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23 December 2016
Pre-paid payment instruments are stored-value electronic payment instruments that can be used for the purchase of goods and services from third-party merchants. The issuer of a pre-paid payment instrument typically has back-end arrangements with a network of merchants under which, at merchant locations, pre-paid payment instruments may be used to pay for goods and services.
The Reserve Bank of India (RBI) requires any entity issuing pre-paid payment instruments (banking and non-banking) to obtain a licence under the Payment and Settlement Systems Act 2007. Further, the RBI has put in place a regulatory framework governing:
As of November 3 2016, there were 48 authorised non-bank issuers of pre-paid payment instruments in India. Over the past few years, and more so recently, after the demonetisation of high-value currency notes in November 2016, there has been a significant increase in electronic payment transactions and use of pre-paid payment instruments in India.(1)
In a press release dated September 2 2016, the RBI stated that given the rapid changes in technology and products in the payment solutions space, it was in the process of reviewing the regulatory framework governing pre-paid payment instruments and the Pre-paid Payment Instrument Guidelines. The RBI indicated that it is likely to issue a set of revised guidelines by the end of December 2016.(2) The RBI also stated that it will not grant any fresh licences under the Payment and Settlement Systems Act for the issue of pre-paid payment instruments until the end of February 2017. The RBI clarified that this temporary suspension will not apply to applications made by new small finance banks and payment banks.
The press release also provides that until February 28 2017, changes to the shareholding or ownership of any existing licensed pre-paid payment instrument issuers will not be permitted without RBI approval (except where such change in shareholding is a result of a court order, merger, amalgamation or on account of a regulator exigency).(3)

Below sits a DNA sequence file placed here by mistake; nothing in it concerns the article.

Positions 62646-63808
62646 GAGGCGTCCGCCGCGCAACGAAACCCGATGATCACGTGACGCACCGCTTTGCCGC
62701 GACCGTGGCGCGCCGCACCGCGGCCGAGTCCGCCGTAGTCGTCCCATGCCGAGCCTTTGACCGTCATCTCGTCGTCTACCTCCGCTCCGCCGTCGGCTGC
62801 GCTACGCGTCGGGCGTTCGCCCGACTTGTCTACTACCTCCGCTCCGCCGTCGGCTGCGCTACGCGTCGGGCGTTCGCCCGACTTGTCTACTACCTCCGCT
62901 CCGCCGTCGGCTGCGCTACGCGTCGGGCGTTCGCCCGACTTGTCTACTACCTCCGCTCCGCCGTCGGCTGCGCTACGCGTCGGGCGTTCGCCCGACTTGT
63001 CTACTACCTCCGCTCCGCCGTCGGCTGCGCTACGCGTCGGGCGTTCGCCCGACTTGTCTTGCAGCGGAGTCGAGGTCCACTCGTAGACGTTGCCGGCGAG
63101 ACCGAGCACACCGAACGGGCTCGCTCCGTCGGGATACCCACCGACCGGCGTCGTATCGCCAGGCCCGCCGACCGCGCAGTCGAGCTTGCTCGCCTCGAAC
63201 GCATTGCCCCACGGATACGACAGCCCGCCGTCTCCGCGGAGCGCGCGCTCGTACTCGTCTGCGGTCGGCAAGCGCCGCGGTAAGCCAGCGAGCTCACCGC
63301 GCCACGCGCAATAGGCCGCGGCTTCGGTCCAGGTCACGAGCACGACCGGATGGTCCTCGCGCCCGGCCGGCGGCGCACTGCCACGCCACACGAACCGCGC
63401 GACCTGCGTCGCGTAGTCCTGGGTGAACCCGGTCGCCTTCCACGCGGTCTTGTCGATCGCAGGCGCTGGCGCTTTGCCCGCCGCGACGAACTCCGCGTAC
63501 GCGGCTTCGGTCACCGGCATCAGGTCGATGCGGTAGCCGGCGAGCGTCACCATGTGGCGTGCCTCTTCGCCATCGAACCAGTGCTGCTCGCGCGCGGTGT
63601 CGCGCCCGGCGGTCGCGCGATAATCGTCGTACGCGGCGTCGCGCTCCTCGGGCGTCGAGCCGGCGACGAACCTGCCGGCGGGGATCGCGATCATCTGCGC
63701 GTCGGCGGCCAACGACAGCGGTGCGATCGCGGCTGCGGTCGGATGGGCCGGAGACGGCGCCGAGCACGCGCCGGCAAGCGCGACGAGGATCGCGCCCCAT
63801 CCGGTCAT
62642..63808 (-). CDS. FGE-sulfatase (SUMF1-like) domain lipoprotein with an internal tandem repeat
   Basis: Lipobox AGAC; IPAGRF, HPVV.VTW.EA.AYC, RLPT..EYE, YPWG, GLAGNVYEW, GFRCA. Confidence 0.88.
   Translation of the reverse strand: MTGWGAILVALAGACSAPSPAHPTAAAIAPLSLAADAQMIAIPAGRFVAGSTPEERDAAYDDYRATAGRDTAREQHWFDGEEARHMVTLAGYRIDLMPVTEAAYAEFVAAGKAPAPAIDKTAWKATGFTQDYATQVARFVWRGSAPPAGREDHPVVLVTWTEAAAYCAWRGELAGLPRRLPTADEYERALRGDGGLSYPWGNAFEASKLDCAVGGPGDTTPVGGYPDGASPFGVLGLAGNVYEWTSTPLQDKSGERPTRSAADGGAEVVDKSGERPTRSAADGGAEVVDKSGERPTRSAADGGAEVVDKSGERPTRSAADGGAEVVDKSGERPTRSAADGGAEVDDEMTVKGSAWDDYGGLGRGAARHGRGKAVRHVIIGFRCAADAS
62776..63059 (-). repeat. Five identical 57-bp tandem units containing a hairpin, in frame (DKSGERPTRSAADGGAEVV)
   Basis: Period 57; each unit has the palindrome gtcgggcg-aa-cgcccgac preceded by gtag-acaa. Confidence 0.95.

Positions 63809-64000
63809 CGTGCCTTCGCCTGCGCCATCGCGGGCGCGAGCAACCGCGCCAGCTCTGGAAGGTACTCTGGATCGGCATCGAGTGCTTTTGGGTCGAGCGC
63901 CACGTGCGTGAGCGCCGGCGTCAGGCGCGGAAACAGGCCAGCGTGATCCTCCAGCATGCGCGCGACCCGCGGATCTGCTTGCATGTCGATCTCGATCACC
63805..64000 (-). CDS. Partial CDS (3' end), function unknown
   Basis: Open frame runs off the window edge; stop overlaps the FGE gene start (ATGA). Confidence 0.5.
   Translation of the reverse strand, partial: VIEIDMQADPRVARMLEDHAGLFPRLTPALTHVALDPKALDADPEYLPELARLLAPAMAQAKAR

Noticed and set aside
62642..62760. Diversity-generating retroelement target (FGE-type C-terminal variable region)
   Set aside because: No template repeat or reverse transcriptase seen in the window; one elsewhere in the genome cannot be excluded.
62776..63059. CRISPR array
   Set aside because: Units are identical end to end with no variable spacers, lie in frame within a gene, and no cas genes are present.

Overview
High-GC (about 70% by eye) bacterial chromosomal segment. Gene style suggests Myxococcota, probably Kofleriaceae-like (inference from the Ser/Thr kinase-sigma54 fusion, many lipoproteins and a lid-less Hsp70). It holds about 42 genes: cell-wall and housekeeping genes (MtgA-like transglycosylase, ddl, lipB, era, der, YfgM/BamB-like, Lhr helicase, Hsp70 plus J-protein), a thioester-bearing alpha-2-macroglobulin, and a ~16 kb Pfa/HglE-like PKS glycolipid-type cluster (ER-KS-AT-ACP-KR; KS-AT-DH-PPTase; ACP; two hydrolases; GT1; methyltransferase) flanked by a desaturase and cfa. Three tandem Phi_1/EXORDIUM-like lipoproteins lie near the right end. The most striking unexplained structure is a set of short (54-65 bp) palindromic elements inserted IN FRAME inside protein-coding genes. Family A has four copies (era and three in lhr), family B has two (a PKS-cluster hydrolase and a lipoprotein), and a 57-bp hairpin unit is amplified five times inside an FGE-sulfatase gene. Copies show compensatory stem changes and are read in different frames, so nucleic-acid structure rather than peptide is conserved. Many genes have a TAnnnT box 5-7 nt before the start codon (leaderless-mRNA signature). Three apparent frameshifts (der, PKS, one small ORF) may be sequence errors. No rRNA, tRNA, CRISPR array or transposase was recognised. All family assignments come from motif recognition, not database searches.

There has been tremendous growth over the last year in the payment products and solutions space in India – in particular, in terms of technology, product innovation, number of users and new market players. This seems to have triggered the need for the RBI to review the existing regulatory framework and revise the regulations to keep pace with market changes. It is expected the RBI will look to revise the operational aspects of pre-paid payment instruments and address the changing role of pre-paid payment instrument issuers in the new operating environment.
Further, the RBI is expected to create a policy in connection with M&A activity in this space. Several payment solutions providers and e-commerce players have considered acquiring pre-paid payment instrument licensed entities to strengthen their customer base and product portfolio. At present, the RBI does not regulate the acquisition of one pre-paid payment instrument licensed entity by another (or by a third party), but it is highly likely that the revised set of regulations will specifically increase regulatory oversight over acquisitions that result in a change in control or ownership of a licensed pre-paid payment instrument entity.
As the role of payment solutions and products in India will only increase, the revised regulations expected from the RBI are critical in determining the growth of this industry.
The RBI is also encouraging pre-paid payment instrument issuers to offer payment products and solutions to unbanked populations as part of its wider strategy and policy on financial inclusion. Innovative technology and the ability to meet this financial inclusion objective is likely to be a key factor in the RBI's grant of new pre-paid payment instrument licences.
For further information please contact Shilpa Mankar Ahluwalia or Suswagata Roy at Amarchand & Mangaldas & Suresh A Shroff & Co by telephone (+91 11 4159 0700) or email (firstname.lastname@example.org or email@example.com).
(1) As per the RBI's statement on electronic payment transactions in India for November 2016, in the network of eight non-bank issuers of pre-paid payment instruments in India, there was approximately 59 million transactions using pre-paid payment instruments for an aggregate value of approximately Rs13.2 billion.
(2) Statement on Developmental and Regulatory Policies Reserve Bank of India, October 4 2016.
(3) Temporary suspension in grant of Authorisations for Pre-paid Payment Instrument issuance, September 2 2016.
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